California State schools to go online for the 2020 fall semester
On Tuesday, May 12, California State University Chancellor Timothy White announced that California state universities plan to close for the fall semester, affecting all 23 of their universities.
This news alerted many that such a drastic decision made with the fall semester was approximately still three months away. Many were shocked, especially college students, with the early cancellation of the spring semester. Students from all over the U.S. were worried that their schools might take the same step for the 2020 fall semester.
“This virtual planning approach for the next academic year is necessary because of the evolving data surrounding the progression of COVID 19,” said White, according to ABC7 Los Angeles.
California Polytechnic State University (Cal Poly) third-year student Rachael Schroeder explains how she feels about the closing of California state schools.
“I am sad because it is going to be my last year of undergrad[uate studies]; I do not feel overwhelmingly disappointed by it since I am nearly finished with all of my lab classes,” said Shroeder, “And, I do not feel it will have as great of an impact on me as for other students.”
Schroeder is not the only worried college student after the California university system decided to close. Second-year Stony Brook University student Kerry Quinn is a bit more disappointed.
“I go to a state school in New York; New York has been the center of the pandemic in the United States with most cases,” said Quinn. “If California state schools decided to close, I am worried New York will follow. I just transferred to Stony Brook University; this will ruin so many of my plans.”
Just like Kerry, other college students located in different parts of the U.S. worry that their schools will follow in California’s footsteps. Fordham University second-year student Mansi Jajoo believes this was a very premature decision.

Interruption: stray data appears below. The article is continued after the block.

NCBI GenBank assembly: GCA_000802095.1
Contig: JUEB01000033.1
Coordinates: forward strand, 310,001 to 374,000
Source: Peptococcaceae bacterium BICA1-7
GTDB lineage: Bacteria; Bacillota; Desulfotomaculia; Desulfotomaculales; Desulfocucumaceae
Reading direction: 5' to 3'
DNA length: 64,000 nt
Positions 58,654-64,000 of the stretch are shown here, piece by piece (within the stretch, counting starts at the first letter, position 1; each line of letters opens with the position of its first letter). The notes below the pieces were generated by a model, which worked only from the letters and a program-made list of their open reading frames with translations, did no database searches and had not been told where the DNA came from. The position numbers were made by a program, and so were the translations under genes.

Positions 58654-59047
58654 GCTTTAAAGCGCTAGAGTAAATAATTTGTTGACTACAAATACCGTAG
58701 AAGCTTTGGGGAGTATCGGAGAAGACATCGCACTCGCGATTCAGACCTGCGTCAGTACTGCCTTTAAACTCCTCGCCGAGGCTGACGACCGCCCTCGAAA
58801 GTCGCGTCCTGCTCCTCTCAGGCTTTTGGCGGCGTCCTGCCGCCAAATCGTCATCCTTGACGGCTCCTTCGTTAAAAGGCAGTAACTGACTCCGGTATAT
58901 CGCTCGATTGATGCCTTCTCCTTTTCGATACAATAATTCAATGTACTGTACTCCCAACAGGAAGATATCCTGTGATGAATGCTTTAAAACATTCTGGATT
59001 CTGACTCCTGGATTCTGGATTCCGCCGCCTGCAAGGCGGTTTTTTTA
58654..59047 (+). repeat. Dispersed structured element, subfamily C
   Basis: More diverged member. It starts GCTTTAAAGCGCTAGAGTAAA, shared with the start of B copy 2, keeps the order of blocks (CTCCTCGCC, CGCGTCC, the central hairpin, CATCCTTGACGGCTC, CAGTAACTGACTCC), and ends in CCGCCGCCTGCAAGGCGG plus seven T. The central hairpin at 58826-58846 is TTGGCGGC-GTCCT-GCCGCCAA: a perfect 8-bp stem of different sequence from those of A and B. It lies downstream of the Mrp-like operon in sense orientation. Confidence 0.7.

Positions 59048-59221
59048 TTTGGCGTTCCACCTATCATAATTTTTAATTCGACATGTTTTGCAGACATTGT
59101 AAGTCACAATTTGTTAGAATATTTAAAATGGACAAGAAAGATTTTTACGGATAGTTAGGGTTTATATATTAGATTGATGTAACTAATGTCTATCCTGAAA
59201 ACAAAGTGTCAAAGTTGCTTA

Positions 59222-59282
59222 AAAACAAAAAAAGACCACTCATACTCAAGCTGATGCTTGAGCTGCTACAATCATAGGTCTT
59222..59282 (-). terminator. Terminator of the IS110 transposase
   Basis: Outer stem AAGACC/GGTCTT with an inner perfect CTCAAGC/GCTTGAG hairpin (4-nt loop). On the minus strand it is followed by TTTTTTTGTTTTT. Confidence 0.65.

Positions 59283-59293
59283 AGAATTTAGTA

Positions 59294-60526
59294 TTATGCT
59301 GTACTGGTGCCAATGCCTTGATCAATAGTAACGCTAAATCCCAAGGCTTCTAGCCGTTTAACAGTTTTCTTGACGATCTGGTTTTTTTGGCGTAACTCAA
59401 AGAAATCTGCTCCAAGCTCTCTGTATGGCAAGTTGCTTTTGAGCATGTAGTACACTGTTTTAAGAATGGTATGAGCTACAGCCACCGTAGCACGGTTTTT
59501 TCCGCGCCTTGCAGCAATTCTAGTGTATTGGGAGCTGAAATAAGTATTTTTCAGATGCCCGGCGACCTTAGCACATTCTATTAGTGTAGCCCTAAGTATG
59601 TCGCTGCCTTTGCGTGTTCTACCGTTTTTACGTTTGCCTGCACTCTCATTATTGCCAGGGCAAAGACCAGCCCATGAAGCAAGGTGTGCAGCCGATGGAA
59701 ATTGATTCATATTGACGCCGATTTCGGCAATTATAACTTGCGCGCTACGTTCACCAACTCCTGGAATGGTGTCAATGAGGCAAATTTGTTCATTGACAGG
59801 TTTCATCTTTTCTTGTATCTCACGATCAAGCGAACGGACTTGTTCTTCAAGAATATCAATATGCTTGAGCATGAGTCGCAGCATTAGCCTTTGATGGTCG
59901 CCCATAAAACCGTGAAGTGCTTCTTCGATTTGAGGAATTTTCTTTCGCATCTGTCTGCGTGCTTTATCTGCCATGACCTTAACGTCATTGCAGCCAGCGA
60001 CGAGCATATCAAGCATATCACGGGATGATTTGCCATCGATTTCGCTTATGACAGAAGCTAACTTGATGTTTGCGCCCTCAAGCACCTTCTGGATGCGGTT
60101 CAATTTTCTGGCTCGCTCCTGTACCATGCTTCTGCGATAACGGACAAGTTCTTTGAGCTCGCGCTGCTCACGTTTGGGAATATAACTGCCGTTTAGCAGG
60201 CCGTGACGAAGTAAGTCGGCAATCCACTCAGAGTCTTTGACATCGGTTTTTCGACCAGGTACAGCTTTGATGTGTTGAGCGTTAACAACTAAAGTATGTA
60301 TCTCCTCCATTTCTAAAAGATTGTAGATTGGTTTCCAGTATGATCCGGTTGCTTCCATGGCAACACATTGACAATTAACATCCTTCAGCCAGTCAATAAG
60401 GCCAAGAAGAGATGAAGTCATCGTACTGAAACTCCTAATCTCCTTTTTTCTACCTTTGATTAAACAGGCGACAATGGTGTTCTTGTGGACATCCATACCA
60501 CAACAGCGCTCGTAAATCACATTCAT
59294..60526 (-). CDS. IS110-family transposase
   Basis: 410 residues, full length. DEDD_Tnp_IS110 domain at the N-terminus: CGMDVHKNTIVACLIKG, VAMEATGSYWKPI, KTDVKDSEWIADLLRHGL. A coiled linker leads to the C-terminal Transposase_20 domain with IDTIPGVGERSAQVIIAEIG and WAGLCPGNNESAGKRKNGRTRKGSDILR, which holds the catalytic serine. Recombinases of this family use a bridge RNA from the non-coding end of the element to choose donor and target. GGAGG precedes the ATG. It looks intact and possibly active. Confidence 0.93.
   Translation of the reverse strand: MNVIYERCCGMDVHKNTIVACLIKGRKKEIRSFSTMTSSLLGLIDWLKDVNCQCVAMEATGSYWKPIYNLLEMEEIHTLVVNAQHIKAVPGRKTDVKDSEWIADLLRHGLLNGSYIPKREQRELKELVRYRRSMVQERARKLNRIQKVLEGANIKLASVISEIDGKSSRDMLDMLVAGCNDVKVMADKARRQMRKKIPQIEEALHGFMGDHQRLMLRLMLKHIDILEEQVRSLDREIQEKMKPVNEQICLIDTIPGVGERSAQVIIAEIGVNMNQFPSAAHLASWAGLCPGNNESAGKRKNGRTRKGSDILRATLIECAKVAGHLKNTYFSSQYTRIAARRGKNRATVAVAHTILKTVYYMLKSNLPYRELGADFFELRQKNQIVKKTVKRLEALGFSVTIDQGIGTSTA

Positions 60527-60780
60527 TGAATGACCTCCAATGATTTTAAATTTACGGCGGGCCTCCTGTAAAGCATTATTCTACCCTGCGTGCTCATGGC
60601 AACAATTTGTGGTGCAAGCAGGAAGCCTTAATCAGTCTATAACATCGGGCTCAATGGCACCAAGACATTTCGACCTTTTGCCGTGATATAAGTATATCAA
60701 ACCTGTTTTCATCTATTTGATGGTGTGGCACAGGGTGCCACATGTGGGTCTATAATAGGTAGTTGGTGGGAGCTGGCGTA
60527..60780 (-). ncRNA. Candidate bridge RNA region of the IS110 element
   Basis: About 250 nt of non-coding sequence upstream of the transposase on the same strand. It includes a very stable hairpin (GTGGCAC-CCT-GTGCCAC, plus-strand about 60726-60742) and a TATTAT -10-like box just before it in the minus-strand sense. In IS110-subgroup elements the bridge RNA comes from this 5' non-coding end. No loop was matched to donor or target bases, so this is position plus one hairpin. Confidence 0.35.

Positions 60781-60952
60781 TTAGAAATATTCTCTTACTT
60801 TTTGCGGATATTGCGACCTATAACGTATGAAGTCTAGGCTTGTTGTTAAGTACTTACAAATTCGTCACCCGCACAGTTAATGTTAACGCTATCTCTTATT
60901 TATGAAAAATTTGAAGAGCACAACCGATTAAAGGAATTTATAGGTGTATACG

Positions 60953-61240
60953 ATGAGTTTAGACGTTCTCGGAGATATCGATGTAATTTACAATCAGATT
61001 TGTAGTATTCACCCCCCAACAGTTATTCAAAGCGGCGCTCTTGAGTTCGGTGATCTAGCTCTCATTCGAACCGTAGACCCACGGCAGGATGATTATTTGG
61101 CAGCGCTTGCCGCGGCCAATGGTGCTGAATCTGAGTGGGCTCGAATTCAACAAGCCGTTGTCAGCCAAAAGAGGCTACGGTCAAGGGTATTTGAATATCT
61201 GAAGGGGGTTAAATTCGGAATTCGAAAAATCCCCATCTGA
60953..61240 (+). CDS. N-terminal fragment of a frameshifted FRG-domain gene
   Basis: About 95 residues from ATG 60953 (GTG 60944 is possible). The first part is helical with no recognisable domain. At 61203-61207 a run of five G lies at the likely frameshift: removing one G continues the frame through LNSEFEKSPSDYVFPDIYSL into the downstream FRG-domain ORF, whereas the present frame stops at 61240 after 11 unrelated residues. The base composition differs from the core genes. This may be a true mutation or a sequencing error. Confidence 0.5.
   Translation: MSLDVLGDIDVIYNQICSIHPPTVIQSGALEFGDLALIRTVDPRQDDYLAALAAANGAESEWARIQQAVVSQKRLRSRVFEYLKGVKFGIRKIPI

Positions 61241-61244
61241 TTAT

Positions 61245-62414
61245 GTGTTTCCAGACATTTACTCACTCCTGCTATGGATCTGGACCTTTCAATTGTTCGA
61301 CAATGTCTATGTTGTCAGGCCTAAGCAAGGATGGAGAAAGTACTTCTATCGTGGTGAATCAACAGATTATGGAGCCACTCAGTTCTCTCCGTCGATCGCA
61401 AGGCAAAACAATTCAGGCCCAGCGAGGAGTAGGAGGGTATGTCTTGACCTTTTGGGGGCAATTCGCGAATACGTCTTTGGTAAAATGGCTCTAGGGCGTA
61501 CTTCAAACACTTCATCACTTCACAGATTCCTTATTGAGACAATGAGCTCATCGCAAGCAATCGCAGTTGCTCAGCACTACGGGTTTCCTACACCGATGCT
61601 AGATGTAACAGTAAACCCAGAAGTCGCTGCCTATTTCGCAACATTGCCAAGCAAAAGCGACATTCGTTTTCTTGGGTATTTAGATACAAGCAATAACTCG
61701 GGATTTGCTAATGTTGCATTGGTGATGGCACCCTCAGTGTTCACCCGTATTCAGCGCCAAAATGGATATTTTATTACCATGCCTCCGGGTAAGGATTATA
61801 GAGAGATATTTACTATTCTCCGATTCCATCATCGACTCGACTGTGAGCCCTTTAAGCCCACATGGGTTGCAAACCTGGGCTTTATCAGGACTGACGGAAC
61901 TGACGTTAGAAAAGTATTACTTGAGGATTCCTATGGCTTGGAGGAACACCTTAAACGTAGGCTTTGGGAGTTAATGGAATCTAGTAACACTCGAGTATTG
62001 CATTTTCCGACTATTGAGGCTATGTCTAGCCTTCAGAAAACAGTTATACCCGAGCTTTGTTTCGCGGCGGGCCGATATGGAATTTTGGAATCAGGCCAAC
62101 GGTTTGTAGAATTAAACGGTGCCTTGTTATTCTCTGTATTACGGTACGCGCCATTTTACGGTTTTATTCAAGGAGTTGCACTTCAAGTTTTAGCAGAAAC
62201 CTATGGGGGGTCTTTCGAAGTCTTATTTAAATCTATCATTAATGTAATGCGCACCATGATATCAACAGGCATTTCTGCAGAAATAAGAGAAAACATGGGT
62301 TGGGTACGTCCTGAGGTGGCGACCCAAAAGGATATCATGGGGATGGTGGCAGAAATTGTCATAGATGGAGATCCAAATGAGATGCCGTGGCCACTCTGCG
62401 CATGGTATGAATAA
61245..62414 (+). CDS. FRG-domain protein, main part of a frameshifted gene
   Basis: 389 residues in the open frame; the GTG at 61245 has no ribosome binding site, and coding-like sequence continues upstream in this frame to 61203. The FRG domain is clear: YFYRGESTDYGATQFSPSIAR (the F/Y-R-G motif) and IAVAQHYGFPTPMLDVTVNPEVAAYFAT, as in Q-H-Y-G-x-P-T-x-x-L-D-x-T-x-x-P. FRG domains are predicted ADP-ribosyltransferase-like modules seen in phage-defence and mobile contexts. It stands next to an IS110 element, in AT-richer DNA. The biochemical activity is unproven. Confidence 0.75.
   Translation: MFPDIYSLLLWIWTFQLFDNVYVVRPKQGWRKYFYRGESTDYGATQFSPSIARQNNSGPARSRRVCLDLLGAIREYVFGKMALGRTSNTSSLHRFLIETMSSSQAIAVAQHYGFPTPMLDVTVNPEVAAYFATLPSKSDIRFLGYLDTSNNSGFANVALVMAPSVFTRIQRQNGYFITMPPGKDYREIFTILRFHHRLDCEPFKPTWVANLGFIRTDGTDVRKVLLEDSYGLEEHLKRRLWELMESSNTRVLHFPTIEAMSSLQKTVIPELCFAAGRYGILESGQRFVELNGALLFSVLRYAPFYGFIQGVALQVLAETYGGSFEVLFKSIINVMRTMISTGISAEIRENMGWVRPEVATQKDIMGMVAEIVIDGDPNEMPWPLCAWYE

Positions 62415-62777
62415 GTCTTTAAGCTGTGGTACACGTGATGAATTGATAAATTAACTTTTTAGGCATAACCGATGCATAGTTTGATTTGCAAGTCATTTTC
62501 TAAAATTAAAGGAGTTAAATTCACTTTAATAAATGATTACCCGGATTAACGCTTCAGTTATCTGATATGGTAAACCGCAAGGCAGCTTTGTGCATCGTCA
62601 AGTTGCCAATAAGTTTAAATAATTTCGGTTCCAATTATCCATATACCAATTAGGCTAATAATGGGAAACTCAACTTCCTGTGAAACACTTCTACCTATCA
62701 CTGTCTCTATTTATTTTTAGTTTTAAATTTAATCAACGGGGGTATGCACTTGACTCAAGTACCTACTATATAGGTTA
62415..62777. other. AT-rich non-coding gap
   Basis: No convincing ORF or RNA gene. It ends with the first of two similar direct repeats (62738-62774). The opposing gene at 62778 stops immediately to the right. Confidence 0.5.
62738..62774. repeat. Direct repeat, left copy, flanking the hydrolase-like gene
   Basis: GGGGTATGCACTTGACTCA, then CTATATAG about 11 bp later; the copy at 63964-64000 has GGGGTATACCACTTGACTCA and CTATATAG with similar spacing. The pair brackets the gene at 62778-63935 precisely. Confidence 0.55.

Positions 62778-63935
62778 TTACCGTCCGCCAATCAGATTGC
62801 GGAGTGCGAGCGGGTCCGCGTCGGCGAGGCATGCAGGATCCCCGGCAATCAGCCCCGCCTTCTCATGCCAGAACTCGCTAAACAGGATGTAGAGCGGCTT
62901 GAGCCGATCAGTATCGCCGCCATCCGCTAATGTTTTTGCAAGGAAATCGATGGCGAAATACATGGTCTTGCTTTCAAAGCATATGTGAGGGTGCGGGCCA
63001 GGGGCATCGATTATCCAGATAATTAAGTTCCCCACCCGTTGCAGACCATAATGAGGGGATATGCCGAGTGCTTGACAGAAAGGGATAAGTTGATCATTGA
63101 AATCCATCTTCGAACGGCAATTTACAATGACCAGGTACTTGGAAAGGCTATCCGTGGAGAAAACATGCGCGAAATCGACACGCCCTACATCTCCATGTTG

“I think California’s decision to close their state schools, in my opinion, was made too early,” said Jajoo, “If my school closes for the fall semester, I would be losing a whole semester of college life whether that is academic or social aspects. I can’t imagine how upset I would be.”
Bucknell University second-year student Kate Petras thinks California could have waited a bit longer.
“I think it’s a bit extreme right now because the opening of school is still three months away,” said Petras. “Look at where we were three months ago and how different things are now.”
Boston College second-year student Andrea Crewe also believes California’s decision was extreme.
“We don’t know what is even going to happen this summer, let alone fall,” said Crewe. “I think it is important to take precautions and to be ready for both in-person and virtual schooling, but to make the call months in advance is too soon.”
Villanova University second-year student Isabel Hagobian agrees that deciding in May for the fall semester was too early.
“I believe schools should wait until July/August until the CDC comes out with an update regarding the limit on large gatherings and health protocol,” said Hagobian.
The response of many college students in the U.S. is similar: that they believe, although necessary, the decision made by California was too early. Most of them also worry that their schools will follow in these footsteps.
College students understand the seriousness and dangers that may be present coming back in the fall but would like their school to make the best decision in the best timeframe. Many feel, though, that deciding for the fall semester in May is just too soon.